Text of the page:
Today I am sharing my thoughts on the first in a brand new series from author JD Kirk, The One That Got Away. The series features DI Heather Filson and is out on 25th May. My thanks to publisher Zertex Crime for the advance copy. Here’s what it’s all about:
About the Book
What if your worst enemy was your only hope?
When a fifteen-year-old girl fails to make it home after school, DI Heather Filson believes she’s dealing with just another teenage runaway.
The girl’s grandfather, a notorious Glasgow gangster, disagrees. Convinced one of his underworld enemies has grabbed her, he’s prepared to bathe the city in blood in order to bring his princess home.
But, as the days pass and the evidence mounts, Heather starts to fear that they’re both wrong, and that a brutal killer from the past has returned.
A killer who once stalked the streets of her hometown, preying on vulnerable young victims.
A killer that DI Heather Filson is uniquely familiar with…
Uncover the secrets of The One That Got Away in the first book in a brand new Scottish crime fiction series by JD Kirk, author of the multi-million selling DCI Jack Logan novels.
Just for a change, this is the first book I’ve read by J.D. Kirk. I’ve quite a few of the Jack Logan books in my collection, and I can’t help feeling that if I’d read some of those, I’d perhaps have had more of an inkling as to who DI Heather Filson was going into this book. If, like me, you are a JD Kirk newbie, don’t despair. Everything you need to know about our series heroine you will learn in this book, and, to be honest, the voyage of discovery, both of Heather’s character quirks, her background and just what makes her tick (and tick she truly does), is half of the beauty of the book. There is a brief tie back to the DCI Jack Logan series, including a very brief cameo by the man himself, but this is very much Heather Filson’s story. Quite literally in fact. With a case that forces her to confront her very dark past, and to team up with someone she considers to be foe not friend, this is a book which captured my attention from the start, really pulling me in, leaving me intrigued after the very first chapter and keeping me engaged to the very last page.
It’s fair to say that Heather Filson is quite a complex character. Understandable given what we learn about her past, but to say that she is quite direct, clearly doesn’t suffer fools (her boss) easily, and is quite feisty and spirited, would be an understatement. She doesn’t play nicely with others and whilst not being the least observant of proper police procedure I’ve seen in books, she does stretch the limits of the law a touch. It’s a good job the Superintendent is on her side as the chances of her getting in trouble are exceedingly high. I liked her. Liked her straight talking and her often sarcastic humour. She has a very personal reason to want to see the perpetrator in this case – the abduction of a young girl – brought to justice, but just what that is and why it adds to the pressure and intensity of the book, you’ll have to read to find out.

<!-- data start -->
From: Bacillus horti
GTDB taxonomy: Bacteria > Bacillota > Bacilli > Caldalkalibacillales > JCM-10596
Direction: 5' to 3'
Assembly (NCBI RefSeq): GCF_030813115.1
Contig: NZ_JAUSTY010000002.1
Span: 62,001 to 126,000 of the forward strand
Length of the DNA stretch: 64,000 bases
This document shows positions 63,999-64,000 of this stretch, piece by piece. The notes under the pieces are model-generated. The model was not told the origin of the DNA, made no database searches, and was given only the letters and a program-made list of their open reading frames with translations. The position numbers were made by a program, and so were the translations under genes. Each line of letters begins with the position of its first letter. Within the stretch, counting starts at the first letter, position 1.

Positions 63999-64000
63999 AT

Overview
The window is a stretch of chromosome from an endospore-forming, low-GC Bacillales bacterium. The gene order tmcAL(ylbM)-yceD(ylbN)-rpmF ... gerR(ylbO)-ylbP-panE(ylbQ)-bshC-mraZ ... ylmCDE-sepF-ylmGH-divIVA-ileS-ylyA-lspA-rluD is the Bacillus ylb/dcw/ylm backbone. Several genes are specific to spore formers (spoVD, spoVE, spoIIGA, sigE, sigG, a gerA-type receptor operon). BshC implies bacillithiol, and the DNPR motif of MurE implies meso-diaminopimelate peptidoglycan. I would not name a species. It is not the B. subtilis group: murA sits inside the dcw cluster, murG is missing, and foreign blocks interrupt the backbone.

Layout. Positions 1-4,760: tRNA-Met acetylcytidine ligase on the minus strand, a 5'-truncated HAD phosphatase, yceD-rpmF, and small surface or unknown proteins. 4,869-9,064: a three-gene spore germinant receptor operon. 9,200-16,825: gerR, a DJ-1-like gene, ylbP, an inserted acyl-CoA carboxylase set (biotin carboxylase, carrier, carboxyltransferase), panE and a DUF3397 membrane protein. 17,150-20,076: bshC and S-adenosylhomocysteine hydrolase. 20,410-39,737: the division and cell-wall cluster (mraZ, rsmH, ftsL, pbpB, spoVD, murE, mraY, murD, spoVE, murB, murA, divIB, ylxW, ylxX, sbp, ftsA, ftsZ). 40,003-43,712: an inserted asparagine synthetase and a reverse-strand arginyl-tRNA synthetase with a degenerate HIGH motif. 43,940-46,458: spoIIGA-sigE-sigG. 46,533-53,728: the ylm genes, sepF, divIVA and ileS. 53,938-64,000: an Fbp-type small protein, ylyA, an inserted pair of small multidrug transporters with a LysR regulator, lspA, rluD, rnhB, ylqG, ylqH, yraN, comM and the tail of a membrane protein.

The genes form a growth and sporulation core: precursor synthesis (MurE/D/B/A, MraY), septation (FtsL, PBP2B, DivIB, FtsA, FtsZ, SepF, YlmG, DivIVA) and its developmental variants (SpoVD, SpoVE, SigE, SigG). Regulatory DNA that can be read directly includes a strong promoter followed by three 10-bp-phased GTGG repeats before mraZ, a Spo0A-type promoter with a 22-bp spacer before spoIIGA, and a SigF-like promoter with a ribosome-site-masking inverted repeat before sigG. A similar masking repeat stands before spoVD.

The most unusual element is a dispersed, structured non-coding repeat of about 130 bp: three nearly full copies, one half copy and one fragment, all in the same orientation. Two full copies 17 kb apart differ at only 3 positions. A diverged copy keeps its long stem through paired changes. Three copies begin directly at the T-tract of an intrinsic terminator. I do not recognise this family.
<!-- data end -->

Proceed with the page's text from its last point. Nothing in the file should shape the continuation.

This was a really fast paced, high drama and tension kind of read. Faced with an unknown antagonist and a very long list of possible suspects, it was really hard to predict what direction this investigation was going to take. I liked the back and forth between Heather and crime boss, and the missing girl’s Grandfather, Shuggie Cowan. Great banter, even if tinged at times with a touch (lot) of menace on Shuggie’s part. There is an unusual vibe between them, and we learn more of the reasons for Heather’s animosity, other than the obvious law breaking on Shuggie’s part, as the book goes on. But they make for a strangely effective team when it comes to seeing justice done. The conflict between Heather and her DCI, Samuel “Snecky” Grant adds a touch of humour to the book, with Heather constantly undermining him and his snivelling sidekick in a way that adds light to an otherwise dark investigation.
There is a lot of mystery feeding through the book, a smattering of misdirection and misinformation, and a lot of surprise reveals, which really kept me guessing to the end of the book. Many comedic moments kept the book from going down too dark a path, although there is no denying the seriousness of the investigation. But perhaps one of the real treats of this book, one of the characters who really made me smile, was podcaster, and fellow student of the victim, Ace Wurzel. It’s fair to say that she has a few character quirks of her own, but Ace’s fascination with an unsolved case from the past brings her front and centre in Heather’s latest investigation, and the pairing of the two is unconventional, endearing and often quite funny, especially with Ace and her literal interpretation of most situations meaning she’s not really able to process Heather’s sarcasm. She’s very intelligent and quite astute though, and may well hold the key to solving the whole case.
A brilliant start to the series and I’m very intrigued to see where JD Kirk takes us, and Heather, in the future. I’m also more determined to read the Jack Logan books too. If this is anything to go by, they’ll be a whole lot of fun and right up my street. Definitely recommended.
About the Author
JD Kirk lives in the Highlands of Scotland with his wife, two children, and a number of sturdy umbrellas. Despite writing from a young age, ‘A Litter of Bones’ is his first novel, and combines his love of the Highlands, crime thrillers, and cats.
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